1. Restricted Reporting allows a soldier who is a sexual assault victim on a confidential basis, to disclose the details of his/her assault to specifically identified individuals and receive medical treatment and counseling, without triggering an official investigative process. Soldiers who are sexually assaulted and desire restricted reporting under this policy should report the assault to the Sexual Assault Response Coordinator (SARC), Victim Advocate, Chaplain or a healthcare provider. Military leaders must report sexual assaults to law enforcement.

2. Unrestricted Reporting allows a victim who is sexually assaulted and desires medical treatment, counseling, and an official investigation of the allegation to use all current reporting channels.
Who can make a restricted report?
Restricted reporting is available at this time only to military personnel of the Armed Forces and the Coast Guard. Military personnel include members on active duty and members of the Reserve component (Reserve and National Guard) provided they are performing federal duty (active duty training or inactive duty training and members of the National Guard in Federal (Title 10) status). Members of the Reserve Component not performing Federal duty are not eligible. Retired members of any component are not eligible. Dependents are not eligible. Department of Defense civilian employees are not eligible.

How can I reduce the risk of being sexually assaulted?
  • Travel with a buddy.
  • Stay in groups, as there is safety in numbers.
  • Never leave a drink unattended. Educate yourself about date rape drugs.
  • Stay sober. Studies indicate that about half of all U.S. sexual assaults involve alcohol by the offender, the victim or both.
  • Trust your instincts; if a place or person feels unsafe, it probably is.
  • Be assertive meaning state what you want clearly, remember, No means No.  If you do not want to be intimate with someone tell him or her clearly. Use a confident voice and body posture.
  • Enroll in a self defense class.
What are the myths associated with sexual assault?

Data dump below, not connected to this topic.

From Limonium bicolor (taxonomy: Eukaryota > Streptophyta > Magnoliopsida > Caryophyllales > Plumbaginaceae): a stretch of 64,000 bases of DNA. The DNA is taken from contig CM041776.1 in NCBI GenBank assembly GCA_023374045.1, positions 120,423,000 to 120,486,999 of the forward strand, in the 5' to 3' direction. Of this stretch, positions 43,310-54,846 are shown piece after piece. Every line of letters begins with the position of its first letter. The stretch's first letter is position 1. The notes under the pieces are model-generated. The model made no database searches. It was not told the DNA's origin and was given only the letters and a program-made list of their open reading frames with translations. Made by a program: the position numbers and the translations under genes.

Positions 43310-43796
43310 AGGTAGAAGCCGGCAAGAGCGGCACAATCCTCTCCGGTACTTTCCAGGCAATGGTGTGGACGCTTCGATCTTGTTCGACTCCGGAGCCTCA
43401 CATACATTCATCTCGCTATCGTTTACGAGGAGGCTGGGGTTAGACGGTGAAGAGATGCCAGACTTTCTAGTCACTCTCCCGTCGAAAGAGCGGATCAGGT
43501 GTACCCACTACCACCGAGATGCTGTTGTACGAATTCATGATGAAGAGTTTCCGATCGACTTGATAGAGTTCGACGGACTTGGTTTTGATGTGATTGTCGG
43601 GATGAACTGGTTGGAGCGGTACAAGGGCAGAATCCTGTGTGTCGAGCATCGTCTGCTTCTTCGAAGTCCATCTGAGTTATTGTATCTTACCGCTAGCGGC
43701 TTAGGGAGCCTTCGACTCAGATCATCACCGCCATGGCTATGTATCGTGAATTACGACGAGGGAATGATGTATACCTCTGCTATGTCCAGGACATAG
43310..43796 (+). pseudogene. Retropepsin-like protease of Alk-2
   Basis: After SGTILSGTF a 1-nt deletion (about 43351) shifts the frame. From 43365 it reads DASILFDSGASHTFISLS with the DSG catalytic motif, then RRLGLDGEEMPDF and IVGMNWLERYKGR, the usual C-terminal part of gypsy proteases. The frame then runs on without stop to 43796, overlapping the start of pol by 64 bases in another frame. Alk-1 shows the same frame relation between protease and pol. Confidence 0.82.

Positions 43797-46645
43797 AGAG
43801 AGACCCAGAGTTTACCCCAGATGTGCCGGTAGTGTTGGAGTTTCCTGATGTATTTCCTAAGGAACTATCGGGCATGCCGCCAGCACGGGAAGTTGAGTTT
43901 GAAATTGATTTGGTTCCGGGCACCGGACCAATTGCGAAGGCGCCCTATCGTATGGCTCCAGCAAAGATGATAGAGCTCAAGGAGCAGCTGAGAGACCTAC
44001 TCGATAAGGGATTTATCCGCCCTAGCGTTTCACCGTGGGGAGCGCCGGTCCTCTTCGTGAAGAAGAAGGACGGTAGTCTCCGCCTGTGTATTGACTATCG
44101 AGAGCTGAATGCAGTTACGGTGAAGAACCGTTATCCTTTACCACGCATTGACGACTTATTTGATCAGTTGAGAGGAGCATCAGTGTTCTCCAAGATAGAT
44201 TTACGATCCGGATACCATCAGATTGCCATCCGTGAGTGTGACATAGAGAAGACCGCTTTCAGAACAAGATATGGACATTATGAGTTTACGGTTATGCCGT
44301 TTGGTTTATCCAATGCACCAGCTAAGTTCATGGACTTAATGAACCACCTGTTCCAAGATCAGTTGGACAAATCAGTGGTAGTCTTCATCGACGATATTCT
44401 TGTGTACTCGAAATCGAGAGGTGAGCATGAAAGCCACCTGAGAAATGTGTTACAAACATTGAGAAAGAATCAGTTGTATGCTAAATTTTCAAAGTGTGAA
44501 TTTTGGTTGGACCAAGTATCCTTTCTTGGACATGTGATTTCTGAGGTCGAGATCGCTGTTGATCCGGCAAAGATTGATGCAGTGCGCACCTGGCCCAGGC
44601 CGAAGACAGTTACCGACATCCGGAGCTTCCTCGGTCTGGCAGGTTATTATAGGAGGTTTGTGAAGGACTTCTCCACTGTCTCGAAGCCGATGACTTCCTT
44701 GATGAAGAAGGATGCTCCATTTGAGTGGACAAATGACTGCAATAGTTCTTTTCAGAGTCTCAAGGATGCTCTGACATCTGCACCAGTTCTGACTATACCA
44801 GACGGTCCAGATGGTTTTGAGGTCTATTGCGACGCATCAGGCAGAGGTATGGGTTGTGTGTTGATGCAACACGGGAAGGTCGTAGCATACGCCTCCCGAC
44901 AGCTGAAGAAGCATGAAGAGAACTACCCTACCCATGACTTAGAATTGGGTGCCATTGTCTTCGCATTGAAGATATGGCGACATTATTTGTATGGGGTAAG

Myth:  Strangers commit most sexual assaults.

Fact:  Victims usually know their assailant. In nearly 70 percent of sexual assaults on women, the assailant was someone the victim knew i.e., a coworker, boyfriend, neighbor, family member, and friend.

Myth:  Rape is about sexual desire.

Fact:  Sex has little to do with it. Sex becomes the weapon, the vehicle to accomplish the desired end result, which is to overwhelm, overpower, embarrass, and humiliate another person. Also, looking at typical victims shows clearly that this crime is not about sex: Children and the elderly are at high risk of being raped because of their vulnerability. An attacker can easily overpower these victims.

Myth:  Rapist are psychotic or sick men.

Fact:  Less than 5% of convicted rapist are clinically diagnosed as psychotic. The media presents these cases to the public because of the bizarre nature of the rapes, but the rapist can be anyone.

Myth:  Men cannot be sexually assaulted.

Fact:  Men can be sexually assaulted, and they are often assaulted by heterosexual males. Male rape occurs in the public sector, and in the Army, not just in jail. It is very rarely reported. Male sexual assaults often happen when the victim is a child. 5% of all sexual assault victims are men.

Myth:  Rape is rare and will never happen to me.

Fact:   A rape occurs every 6 minutes. The FBI estimates that 1 in 4 women and 1 in 10 men will be sexually assaulted in their lifetime. Most rapes are not even reported. 20% of women across America have been sexually assaulted. According to a recent study, up to 28% of military females are sexually assaulted during their military career.

Sexual Assault Resources:

Department of Defense Sexual Assault Prevention and Response Office
http://www.sapr.mil

Army Sexual Assault Prevention and Response Program
http://www.sexualassault.army.mil

Military One Source
http://www.militaronesource.com